A Short History of Junkers Camp, Bettenhausen, KasselDonald F. McGonigal, UNRRA, 1947 (monograph)

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pilferable form, including American cigarettes which had replaced money in Germany and sold on the black market for up to a hundred Marks a packet, was an operation which required a high degree of organization and supervision. In Junkers, the majority of the additional personnel required for this work were women because they were held to be more trustworthy, but the ideal solution was found to be the use of Boy Scouts, who proved incorruptible and who were fully rewarded for their work by the privilege of burning the containers at the end of the days work. Mr. Hansum checked the removal of the cigarettes from the parcels himself, and also held the only key to the locker in which they were stored, and as a reult of this step and of tightened control generally, black marketing in Junkers sank to a new low.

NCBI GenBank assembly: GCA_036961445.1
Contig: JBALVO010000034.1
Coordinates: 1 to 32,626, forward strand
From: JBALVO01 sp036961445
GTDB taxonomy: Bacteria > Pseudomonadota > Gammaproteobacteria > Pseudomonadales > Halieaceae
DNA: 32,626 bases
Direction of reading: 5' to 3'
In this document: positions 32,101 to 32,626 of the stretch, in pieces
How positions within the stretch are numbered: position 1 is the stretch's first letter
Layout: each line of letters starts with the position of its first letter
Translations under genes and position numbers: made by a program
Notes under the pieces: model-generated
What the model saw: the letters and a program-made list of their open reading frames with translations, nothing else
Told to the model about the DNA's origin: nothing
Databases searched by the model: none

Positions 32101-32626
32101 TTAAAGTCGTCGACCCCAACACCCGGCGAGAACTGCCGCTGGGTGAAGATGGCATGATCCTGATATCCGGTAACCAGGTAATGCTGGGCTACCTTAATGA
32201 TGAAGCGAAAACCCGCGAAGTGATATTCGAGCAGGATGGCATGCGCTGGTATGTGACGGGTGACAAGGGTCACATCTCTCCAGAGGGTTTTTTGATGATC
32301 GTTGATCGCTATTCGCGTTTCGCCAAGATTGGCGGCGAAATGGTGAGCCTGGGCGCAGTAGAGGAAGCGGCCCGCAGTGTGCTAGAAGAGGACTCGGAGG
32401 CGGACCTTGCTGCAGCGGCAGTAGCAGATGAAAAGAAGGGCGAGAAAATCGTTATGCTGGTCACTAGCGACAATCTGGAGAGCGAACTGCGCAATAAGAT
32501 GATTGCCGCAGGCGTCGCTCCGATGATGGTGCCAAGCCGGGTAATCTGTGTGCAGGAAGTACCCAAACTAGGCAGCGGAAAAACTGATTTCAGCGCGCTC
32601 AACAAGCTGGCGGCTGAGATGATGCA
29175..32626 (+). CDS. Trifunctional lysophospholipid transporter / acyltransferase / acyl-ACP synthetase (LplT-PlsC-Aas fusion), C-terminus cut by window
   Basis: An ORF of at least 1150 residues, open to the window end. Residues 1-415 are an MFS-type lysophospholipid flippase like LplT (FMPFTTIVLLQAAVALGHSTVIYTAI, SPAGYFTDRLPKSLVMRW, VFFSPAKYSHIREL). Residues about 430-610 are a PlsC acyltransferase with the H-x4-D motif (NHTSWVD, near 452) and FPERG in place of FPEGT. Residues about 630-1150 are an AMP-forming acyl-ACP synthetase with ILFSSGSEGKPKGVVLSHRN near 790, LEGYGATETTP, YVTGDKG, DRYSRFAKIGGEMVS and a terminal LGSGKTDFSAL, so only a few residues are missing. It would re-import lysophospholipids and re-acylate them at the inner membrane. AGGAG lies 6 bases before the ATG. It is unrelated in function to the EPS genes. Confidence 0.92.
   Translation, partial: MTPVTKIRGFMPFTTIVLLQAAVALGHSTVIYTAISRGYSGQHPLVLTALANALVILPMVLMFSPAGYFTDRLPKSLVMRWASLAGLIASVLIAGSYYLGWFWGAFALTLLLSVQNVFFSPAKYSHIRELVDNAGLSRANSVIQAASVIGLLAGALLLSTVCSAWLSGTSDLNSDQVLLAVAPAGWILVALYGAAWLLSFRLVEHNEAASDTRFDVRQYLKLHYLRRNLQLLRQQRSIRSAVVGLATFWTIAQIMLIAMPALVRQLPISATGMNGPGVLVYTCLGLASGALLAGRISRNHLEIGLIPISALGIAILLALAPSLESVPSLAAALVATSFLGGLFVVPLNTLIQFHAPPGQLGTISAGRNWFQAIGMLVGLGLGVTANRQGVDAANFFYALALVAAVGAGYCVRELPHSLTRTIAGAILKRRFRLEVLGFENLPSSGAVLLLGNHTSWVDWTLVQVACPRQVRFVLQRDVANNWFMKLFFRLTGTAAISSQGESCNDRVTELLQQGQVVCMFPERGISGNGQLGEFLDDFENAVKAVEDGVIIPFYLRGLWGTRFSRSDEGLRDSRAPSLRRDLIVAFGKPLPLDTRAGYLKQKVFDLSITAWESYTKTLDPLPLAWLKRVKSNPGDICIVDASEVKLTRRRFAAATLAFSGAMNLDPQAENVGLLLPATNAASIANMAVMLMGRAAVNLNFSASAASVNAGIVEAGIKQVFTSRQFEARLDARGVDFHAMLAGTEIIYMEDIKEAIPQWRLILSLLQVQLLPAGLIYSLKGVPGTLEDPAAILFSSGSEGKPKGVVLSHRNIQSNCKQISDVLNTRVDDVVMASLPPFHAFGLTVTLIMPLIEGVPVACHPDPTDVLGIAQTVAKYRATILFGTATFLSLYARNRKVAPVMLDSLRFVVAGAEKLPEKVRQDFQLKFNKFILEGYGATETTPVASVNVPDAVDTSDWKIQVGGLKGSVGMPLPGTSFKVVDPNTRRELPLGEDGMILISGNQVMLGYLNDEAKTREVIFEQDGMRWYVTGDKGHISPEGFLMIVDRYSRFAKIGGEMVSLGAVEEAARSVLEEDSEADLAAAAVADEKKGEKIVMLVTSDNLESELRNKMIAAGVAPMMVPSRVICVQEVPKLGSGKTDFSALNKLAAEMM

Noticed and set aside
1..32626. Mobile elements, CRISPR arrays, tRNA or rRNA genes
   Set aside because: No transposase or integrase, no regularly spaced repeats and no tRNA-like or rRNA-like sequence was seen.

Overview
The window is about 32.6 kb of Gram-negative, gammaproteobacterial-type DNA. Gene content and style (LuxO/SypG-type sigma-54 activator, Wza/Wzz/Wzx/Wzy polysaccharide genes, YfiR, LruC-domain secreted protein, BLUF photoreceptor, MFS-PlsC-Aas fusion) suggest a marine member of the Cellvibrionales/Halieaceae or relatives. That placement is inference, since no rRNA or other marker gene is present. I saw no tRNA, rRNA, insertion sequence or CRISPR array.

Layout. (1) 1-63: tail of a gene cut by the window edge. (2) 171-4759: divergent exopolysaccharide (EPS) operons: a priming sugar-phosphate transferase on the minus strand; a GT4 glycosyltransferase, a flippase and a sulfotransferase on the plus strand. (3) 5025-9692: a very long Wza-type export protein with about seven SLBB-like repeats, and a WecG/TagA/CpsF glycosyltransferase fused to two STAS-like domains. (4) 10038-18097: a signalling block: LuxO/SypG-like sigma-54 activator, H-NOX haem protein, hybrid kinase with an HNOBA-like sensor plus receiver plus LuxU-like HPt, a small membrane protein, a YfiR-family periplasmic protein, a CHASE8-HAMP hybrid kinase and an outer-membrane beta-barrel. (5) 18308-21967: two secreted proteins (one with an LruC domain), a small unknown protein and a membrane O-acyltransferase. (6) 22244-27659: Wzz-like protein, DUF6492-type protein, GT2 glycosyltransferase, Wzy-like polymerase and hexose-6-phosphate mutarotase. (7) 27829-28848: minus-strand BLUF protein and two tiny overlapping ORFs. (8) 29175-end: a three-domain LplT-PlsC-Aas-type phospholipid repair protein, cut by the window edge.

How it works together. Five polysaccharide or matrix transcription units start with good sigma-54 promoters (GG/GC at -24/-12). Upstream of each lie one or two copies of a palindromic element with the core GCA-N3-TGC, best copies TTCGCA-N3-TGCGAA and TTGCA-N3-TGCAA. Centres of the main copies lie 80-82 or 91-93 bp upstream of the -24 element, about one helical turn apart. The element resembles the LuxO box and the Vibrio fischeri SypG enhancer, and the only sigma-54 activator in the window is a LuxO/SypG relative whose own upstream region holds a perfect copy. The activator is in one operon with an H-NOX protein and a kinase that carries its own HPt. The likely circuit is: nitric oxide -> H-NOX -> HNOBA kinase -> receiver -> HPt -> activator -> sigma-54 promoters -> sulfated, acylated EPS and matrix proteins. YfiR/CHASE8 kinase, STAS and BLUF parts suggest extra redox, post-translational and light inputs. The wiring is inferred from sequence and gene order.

When the order of October 11th. went into effect, the problem of warehousing was reduced to a minimum as it was forbidden to have more than a seven-day reserve on hand and all surpluses had to be turned in to the G 5 Warehouse. Three truckloads of foodstuffs went back to G 5 from Junkers Camp. Now, any surplus is turned back or deducted from the next issue of rations by the Army, and the question of warehousing food amounts chiefly to rotating the items in the seven-day reserve which may deteriorate, if kept too long.

General Warehouse

The small warehouse for general supplies such as nails, bulbs, cleaning materials, blankets, cots, and so on, was also reorganized along the same lines by Mr. Hansum, and the controls tightened. Issues were made daily on the basis of issue slips signed by him after satisfying himself that a need existed.

The clothing warehouse or storeroom and the storeroom for amenity supplies, as well as all the records pertaining to these projects, were maintained by Miss Ferreira, the Welfare Officer, and her staff.

On May 14th., the camp was inspected by a nutritional commission of high-ranking French, British and American Army Officers, and they complimented Mr. Hansum for the excellent appearance of his food warehouse and storerooms. In October, Mr. Barbosa, District Supply

accountability

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